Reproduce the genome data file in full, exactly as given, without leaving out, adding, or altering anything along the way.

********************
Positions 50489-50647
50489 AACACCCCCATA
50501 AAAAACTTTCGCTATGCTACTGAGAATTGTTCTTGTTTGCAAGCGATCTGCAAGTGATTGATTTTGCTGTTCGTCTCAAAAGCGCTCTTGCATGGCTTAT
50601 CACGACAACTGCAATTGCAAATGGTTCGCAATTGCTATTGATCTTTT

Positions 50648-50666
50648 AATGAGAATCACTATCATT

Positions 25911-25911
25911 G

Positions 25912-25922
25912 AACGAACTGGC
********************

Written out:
Positions 50489-50647
50489 AACACCCCCATA
50501 AAAAACTTTCGCTATGCTACTGAGAATTGTTCTTGTTTGCAAGCGATCTGCAAGTGATTGATTTTGCTGTTCGTCTCAAAAGCGCTCTTGCATGGCTTAT
50601 CACGACAACTGCAATTGCAAATGGTTCGCAATTGCTATTGATCTTTT

Positions 50648-50666
50648 AATGAGAATCACTATCATT

Positions 25911-25911
25911 G

Positions 25912-25922
25912 AACGAACTGGC